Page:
Keynote: Brendan Burns Demos HashiCorp Consul Service on Azure
Sep 11, 2019
Watch Kubernetes co-creator Brendan Burns demo the first-ever fully managed service mesh product: HashiCorp Consul Service on Azure.
In this portion of the keynote, Mitchell Hashimoto invites Brendan Burns, a Distinguished Engineer at Microsoft and one of the original creators of Kubernetes, onto the stage to demonstrate HashiCorp Consul Service (HCS) on Azure with a simple game of Pong.
HCS is the first fully managed service mesh on the market, and it allows operators to just focus on applications and workloads while connecting microservices securely. The system works through Azure identity and billing systems, providing an Azure-native user experience.
Kubernetes co-founder, Microsoft Azure
Brendan Burns: Thanks, Mitchell. It's been really great to develop this partnership with HashiCorp and see the benefits that the combined forces of Hashi and Azure can bring to our joint customers.
Because the truth is that when you're building applications in the real world, it's a really complicated, hybrid environment. You need the ability to interact with both existing services that might be running on VM-based infrastructure, with newer microservices that might be running in the Azure Kubernetes service. You need to be able to have all of this stuff work on-premises as well as in the cloud, across a wide variety of environments.
Most applications that we see out there aren't the pretty diagrams that you see in the cloud-native application portfolio, but rather a complex collection of pipes going in different directions.
The combination of Azure's technology and Consul can make a really great way of building those applications together.
To give a demonstration of this, I'm going to go through our legacy application that we're using Consul and Azure to help modernize, and that is Cloud Pong.
Cloud Pong has been a successful legacy application. Well, it started out as a new application, but it became a legacy application based on virtual machines, hard-coded IP addresses between the different players.
We’re pretty happy with it, but our agility just isn't where it needs to be. So we're going to microservice-ify that thing. Like in a recent Dilbert cartoon, we had the pointy-haired boss come in and say "Kubernetes" to us. So we're Kubernetes-ifying our service
But as we do that, the question becomes, "We've got these services over here. Kubernetes is cloud-native, and that's wonderful. But it’s still VM-based for our second Cloud Pong player, and we have to do this migration successfully. How can we make sure that we bridge the world of dynamic services and Kubernetes with a more legacy world of virtual machines?" And it turns out that to do that, Consul is a great solution.
» An open service mesh implementation
Consul is something that we see with our customers a lot, specifically around this notion of bridging from a mesh that's in Kubernetes to a mesh that is in other environments. But the question is, How do I drive this? How do I make this work in a Kubernetes-centric way, and how do I ensure that, if I want to use other service mesh implementations, it all works, and that I'm learning and my tools can use the same thing?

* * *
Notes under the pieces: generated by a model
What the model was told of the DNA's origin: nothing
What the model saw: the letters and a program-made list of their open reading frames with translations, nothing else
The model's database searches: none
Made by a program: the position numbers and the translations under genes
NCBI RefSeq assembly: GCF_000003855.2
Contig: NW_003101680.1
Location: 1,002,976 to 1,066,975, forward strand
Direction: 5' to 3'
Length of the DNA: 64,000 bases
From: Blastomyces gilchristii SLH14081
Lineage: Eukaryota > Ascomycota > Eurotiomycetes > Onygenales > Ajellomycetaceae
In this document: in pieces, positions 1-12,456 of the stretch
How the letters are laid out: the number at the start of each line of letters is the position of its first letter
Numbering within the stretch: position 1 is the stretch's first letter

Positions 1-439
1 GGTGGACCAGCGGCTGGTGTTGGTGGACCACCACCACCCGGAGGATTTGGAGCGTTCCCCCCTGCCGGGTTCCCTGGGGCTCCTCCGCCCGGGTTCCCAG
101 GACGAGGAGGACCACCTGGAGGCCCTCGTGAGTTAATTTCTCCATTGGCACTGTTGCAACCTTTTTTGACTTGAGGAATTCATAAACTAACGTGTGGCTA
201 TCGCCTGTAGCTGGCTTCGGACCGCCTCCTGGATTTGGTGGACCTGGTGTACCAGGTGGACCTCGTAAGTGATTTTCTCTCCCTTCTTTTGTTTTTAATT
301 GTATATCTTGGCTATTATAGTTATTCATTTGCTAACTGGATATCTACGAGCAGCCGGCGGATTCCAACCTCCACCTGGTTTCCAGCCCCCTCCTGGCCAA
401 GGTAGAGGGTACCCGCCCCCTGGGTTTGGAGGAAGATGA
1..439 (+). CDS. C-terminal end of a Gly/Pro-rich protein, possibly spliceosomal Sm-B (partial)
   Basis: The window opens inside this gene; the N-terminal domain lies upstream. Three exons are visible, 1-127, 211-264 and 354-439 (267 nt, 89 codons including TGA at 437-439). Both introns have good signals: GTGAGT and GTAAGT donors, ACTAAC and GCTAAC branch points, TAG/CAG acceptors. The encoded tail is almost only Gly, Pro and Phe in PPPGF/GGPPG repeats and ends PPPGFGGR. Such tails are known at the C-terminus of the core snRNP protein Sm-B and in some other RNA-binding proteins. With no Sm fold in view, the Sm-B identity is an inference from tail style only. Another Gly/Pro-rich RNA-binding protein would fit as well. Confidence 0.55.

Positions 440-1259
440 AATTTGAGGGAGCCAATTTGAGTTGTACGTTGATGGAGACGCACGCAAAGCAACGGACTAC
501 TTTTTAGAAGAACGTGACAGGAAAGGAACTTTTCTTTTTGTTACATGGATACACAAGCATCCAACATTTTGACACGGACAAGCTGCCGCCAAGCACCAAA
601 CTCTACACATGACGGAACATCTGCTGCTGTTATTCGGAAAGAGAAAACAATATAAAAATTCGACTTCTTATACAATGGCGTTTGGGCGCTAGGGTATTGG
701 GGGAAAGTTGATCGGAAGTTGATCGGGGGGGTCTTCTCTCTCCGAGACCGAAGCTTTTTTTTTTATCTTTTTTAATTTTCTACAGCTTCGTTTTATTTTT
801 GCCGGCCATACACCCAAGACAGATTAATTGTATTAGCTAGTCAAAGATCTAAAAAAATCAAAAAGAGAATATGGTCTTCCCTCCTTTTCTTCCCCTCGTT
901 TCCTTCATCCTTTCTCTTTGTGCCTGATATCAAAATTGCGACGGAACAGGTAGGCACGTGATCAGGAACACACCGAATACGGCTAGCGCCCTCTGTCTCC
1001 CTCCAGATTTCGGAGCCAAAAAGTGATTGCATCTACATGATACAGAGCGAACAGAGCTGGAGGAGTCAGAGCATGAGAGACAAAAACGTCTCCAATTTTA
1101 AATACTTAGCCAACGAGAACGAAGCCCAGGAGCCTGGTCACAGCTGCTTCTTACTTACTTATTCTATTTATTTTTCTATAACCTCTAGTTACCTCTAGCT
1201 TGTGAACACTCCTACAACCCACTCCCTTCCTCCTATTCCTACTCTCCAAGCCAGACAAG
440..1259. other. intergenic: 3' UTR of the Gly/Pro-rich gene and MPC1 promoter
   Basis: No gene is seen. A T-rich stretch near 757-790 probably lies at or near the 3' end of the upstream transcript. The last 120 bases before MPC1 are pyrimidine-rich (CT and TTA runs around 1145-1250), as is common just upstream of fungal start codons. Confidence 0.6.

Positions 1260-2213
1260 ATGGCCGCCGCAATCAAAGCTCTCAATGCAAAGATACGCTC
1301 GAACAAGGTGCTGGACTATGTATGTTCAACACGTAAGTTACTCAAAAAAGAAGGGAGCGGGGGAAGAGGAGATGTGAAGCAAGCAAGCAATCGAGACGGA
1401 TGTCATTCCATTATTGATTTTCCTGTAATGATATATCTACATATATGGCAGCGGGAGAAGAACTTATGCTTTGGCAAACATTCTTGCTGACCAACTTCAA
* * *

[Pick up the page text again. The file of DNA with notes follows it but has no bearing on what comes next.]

To do that, a while ago, at KubeCon in Barcelona, we partnered with HashiCorp and others to come up with this service mesh interface specification. It's an open specification; it's out there on GitHub. You can use this open specification to drive your service mesh so that you're not bound to any particular implementation.
You can use Consul if that works great in the managed service on Azure. If you're in a different environment with a different implementation of service mesh, you can use the exact same Kubernetes objects to configure and set up your application.
To give an example of this in the real world, I've deployed exactly this architecture out onto Azure using Consul, using the Azure Kubernetes service, using a legacy VM, and I want to give a demo of this.
In order to do that, we're going to have a demo of Cloud Pong. Of course, you really can't play Pong without another player. I understand we have a volunteer from the audience who's going to come up here, and we'll do a little Pong on stage for you.
All right, I'm going to set up my game here. Many thanks by the way to the folks who helped me build this. And over here, we're going to set up Player 2. It looks like Player 2's not connecting. She's going to be at a disadvantage. I'm going to win.
No, I'm kidding. It turns out, the reason for this is because Consul, as Mitchell mentioned, is secured by default, and if I go over to the Consul UI here, and if I hit refresh, the intentions are there. Now, if I go back to my Pong, we are ready. Are you ready? It's arrow keys up and down. Space bar if you want to hit the ball. It's my serve.
Brendan Burns: All right, here we go. It's thrilling. I should've had a play-by-play announcer.
Guest: It's not moving.
Brendan Burns: Try holding it down.
Guest: This is rigged.
Brendan Burns: It's rigged? No. All right, let's try it now. No? Well, I'm going to have to apologize. I really didn't intend for me to be the only one with controls that worked, but I guess that's the situation we find ourselves in. All right, well, thank you so much.
Guest: Very welcome.
Brendan Burns: Thank you. We're going to have Mitchell come back onto the stage and tell you more. Thanks.